Written By: Michelle Whitmer,
Last modified: April 19, 2021
Quick Facts
  • Founded:
    1963
  • Years Operated:
    1963 - present
  • Headquarters:
    Houston, Texas
  • Business:
    Manufacturer of static sealing products
  • Asbestos Trust:
    Yes
  • Bankruptcy Status:
    Filed October 1, 2001 and reorganized on November 13, 2007

Flexitallic’s History with Asbestos

The predecessor to Flexitallic’s U.S. business made sheet materials and was founded in England during the mid-19th century. Flexitallic relocated to Camden, New Jersey, in 1912 to form its U.S. division, and developed the first spiral-wound industrial gasket the same year.

Flexitallic was the sole manufacturer of this product until the 1940s. Over the years, the company developed a number of other proprietary gasket and valve seal products for use in various industries. Unfortunately, Flexitallic’s spiral-wound gaskets were made with asbestos tape.

The company gained notoriety during World War II because its specialized gaskets were used on U.S. Navy battleships to prevent steam loss, which allowed the ships to maintain full power in heavy seas.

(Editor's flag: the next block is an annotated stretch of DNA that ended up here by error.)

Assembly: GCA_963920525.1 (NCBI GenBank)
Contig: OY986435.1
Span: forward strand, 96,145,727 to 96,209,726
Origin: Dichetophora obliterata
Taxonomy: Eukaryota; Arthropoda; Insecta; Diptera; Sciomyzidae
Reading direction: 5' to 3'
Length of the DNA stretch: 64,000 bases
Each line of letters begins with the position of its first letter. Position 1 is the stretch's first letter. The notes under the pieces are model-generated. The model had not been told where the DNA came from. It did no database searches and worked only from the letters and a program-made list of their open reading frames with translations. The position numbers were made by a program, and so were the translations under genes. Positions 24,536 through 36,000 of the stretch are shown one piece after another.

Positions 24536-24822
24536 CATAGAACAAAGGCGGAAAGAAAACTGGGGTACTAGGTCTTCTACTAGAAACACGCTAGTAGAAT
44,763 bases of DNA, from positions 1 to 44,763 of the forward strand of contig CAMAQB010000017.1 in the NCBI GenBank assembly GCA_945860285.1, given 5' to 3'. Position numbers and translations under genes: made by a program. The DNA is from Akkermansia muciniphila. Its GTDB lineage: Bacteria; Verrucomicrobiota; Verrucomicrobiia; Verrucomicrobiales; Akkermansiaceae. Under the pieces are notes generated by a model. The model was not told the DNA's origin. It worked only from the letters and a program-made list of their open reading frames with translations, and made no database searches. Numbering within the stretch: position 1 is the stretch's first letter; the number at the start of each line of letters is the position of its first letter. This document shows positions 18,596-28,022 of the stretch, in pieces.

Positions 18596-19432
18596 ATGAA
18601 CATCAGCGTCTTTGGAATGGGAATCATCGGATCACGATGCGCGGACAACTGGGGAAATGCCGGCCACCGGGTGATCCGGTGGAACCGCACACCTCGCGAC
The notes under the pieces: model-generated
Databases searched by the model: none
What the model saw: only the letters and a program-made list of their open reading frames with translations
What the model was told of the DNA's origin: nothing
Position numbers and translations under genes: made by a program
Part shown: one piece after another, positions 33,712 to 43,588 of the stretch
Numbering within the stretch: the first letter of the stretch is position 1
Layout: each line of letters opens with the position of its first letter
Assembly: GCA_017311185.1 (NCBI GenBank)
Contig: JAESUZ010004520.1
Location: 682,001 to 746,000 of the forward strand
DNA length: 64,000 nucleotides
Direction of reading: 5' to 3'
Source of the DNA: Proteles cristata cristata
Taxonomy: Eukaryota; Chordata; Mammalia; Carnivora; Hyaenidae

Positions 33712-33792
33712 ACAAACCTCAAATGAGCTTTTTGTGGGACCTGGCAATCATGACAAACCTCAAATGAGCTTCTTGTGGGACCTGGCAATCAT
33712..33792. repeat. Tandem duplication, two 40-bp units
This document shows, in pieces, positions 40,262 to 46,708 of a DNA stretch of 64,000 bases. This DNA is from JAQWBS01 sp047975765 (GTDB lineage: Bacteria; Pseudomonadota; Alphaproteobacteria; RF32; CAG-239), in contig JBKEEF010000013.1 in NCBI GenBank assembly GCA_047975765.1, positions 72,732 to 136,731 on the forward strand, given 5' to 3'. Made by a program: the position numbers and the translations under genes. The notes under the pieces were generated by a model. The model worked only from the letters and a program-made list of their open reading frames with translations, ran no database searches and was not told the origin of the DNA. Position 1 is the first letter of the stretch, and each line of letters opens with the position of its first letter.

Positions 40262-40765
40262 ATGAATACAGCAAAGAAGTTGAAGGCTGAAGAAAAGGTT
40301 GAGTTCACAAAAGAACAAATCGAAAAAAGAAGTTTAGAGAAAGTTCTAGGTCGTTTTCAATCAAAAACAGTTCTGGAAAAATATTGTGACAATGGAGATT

British asbestos conglomerate T&N PLC (originally known as Turner & Newall Ltd.) bought out the business in 1970. In 1986, T&N moved the company to Delaware.

In 1992, Flexitallic reportedly stopped filling its spiral-wound gaskets with asbestos. Today, its spiral-wound gaskets use a variety of different fillers, including vermiculite and graphite.

T&N sold its assets to Dan-Loc Bolt and Gasket in 1997 and agreed to protect Dan-Loc from asbestos claims by retaining its asbestos liabilities.

About a year later, T&N began crumbling under the weight of asbestos lawsuits and was purchased by Federal-Mogul. As part of the purchase, Federal-Mogul agreed to honor the original indemnity agreement with Dan-Loc.

Dan-Loc gave the company its current name, The Flexitallic Group, and moved its headquarters to Deer Park, Texas, right outside of Houston, where the business continues to operate today.

Development of the T&N Subfund Trust

The T&N and Flexitallic asbestos claims that Federal-Mogul acquired proved too much for the company to bear and forced it to file for Chapter 11 bankruptcy protection on Oct. 1, 2001.

Federal-Mogul emerged from bankruptcy on Nov. 13, 2007. It created a trust fund with four subfunds to organize claims resulting from different asbestos companies it previously acquired.

The T&N Subfund of the Federal-Mogul Asbestos Injury Trust is the subfund that handles all Flexitallic asbestos claims. It was initially funded with $635 million and began accepting claims on Aug. 25, 2010.

The T&N Subfund’s current payment percentage is 8.5%. The scheduled value of a mesothelioma claim in this trust is $200,000.

Mesothelioma patient and wife reading financial aid guide
Exposed to Asbestos at Flexitallic Gasket?
Gain access to trust funds, grants and other forms of compensation for you or your loved ones.

Asbestos Litigation Involving Flexitallic